Tracking Error: Tracking error is the difference between the scheme’s return and the benchmark index’s return. While index funds try and replicate an underlying as close as possible, there is likely to be a gap due on account of factors such as expenditure incurred by the fund, cash balance, or portfolio deviation.
Who can consider investing in Index Funds?
Every Investor should have index funds as part of their asset allocation. First-time investors may also consider index funds as a stepping stone into the world of equities. In the short term, returns could be volatile but over the long term the fluctuations average out. To conclude, an index fund offers one of the cheapest ways to take exposure to equity markets but before investing do check if the fund matches your risk appetite, investment horizon, and financial goal.
How To Invest In AMC And Really Make Long-Term Money – Forbes
AMC, the nation’s largest movie theater chain and darling of the meme stock afficionados, has all the hallmarks of a disaster movie: a monster (the pandemic), questionable actions from main characters (the company’s ownership) and skanky fundamentals (too much debt, share-price dilution).
That’s not to mention that fast-growing streaming services are eating into its customer base like acid, and the Delta virus variant could squelch the former multiplex goers’ thoughts about returning.
In any disaster movie, the beleaguered good guys also find the monster’s vulnerability. In The War of the Worlds, H.G. Wells’ classic Martian-invasion book later made into several flicks, the aliens’ weakness is a lack of immunity to our planet’s germs. For AMC and other such troubled companies like GameStop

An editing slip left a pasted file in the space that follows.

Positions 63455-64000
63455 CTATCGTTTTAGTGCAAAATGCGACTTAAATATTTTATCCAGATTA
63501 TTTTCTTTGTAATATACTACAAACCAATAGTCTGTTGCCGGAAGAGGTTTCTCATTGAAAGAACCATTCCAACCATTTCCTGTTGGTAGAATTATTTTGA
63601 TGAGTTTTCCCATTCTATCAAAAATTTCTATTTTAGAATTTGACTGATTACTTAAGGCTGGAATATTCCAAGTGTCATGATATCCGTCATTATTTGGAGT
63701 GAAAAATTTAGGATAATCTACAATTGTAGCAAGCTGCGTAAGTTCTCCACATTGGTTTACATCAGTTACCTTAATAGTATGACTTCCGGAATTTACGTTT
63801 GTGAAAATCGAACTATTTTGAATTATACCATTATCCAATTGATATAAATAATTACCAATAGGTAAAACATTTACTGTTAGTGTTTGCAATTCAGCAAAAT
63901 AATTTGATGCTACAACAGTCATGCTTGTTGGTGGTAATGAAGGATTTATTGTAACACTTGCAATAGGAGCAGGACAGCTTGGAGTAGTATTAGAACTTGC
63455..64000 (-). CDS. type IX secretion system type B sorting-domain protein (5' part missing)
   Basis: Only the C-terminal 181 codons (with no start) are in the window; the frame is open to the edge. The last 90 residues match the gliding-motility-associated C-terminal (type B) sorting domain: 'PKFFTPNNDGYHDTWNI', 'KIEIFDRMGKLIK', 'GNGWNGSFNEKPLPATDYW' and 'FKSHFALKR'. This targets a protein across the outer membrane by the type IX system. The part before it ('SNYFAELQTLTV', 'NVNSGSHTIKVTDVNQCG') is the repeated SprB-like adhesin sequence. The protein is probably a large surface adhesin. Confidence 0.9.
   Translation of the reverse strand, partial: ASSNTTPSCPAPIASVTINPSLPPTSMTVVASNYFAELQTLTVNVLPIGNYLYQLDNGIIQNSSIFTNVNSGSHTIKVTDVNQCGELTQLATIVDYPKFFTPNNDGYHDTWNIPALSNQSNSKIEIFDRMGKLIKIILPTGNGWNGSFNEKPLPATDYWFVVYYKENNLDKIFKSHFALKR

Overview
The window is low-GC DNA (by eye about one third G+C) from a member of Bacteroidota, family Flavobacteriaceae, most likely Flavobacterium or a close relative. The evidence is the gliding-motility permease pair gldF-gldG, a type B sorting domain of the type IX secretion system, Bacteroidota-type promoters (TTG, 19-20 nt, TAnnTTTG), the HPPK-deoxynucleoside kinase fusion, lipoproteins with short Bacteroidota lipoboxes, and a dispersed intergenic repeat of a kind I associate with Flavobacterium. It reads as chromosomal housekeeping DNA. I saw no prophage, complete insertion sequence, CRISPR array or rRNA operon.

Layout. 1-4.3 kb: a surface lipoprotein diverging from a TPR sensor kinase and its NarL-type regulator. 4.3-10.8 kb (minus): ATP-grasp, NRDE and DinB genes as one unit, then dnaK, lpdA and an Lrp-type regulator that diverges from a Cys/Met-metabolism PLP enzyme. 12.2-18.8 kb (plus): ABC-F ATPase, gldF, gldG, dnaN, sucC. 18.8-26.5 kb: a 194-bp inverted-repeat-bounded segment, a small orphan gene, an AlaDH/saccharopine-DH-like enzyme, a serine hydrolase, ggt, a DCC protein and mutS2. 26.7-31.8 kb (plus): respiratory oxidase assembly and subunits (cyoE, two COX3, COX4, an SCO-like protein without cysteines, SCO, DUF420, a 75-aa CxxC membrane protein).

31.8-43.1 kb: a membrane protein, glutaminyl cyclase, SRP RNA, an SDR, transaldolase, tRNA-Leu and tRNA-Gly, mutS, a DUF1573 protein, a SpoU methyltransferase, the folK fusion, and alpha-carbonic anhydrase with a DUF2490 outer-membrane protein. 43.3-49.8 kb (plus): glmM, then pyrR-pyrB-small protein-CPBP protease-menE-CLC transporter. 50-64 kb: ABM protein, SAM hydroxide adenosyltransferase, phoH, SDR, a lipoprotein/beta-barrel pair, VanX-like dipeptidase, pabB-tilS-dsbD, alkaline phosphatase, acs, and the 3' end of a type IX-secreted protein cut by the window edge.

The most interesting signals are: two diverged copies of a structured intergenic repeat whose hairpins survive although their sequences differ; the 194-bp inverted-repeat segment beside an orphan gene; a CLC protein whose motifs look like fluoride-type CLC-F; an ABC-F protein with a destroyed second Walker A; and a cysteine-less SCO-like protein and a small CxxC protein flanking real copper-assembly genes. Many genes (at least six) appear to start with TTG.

, it’s the low regard ease with which a mob can take down short seller. A coterie of young folks have a deep distaste for the Wall Street establishment, which failed their parents and their families very badly during the financial crisis some 13 years ago.
Today, that translates into making meme stocks, which stodgy old hedge funds have shorted, into a cause célèbre for Gen Z investors. The young amateur stock jockeys have pumped up these names, sticking it to those smug Wall Street tycoons, who get caught in short squeezes.
Due to the Robinhood crowd’s support, AMC has seen its stock price triple thus far in 2021. That’s despite losing $4.5 billion last year ($1.42 per share) as pandemic-spooked film audiences stayed home, and also logging a $500 million loss in 2021’s first quarter. Second quarter earnings, slated for Aug. 9, are expected to show a narrower loss, just 91 cent per share, per the Zach’s Consensus. In the January-March quarter, attendance had fallen almost 90%, versus the year-earlier period.
The popularity of AMC’s stock has been a boon for the chain, even though the outfit diluted shares a bunch via new stock issued. The company has floated common stock offerings, raising a total of $1.25 billion—cash that it desperately needs in a nasty time like now. Analysts project that the company will be in red ink for at least three more years.
Meanwhile, management, led by CEO Adam Aron, also whittled down net debt to $4.6 billion as of March 31, from $5.4 billion. Plus, it completed a debt-for-stock exchange offer, and extended maturities on $1.7 billion in bonds until 2026. As a result, S&P Global Ratings last month raised AMC’s rating to CCC+ from CCC-. Granted, this is still deep in junk bond territory, but represents a forward step.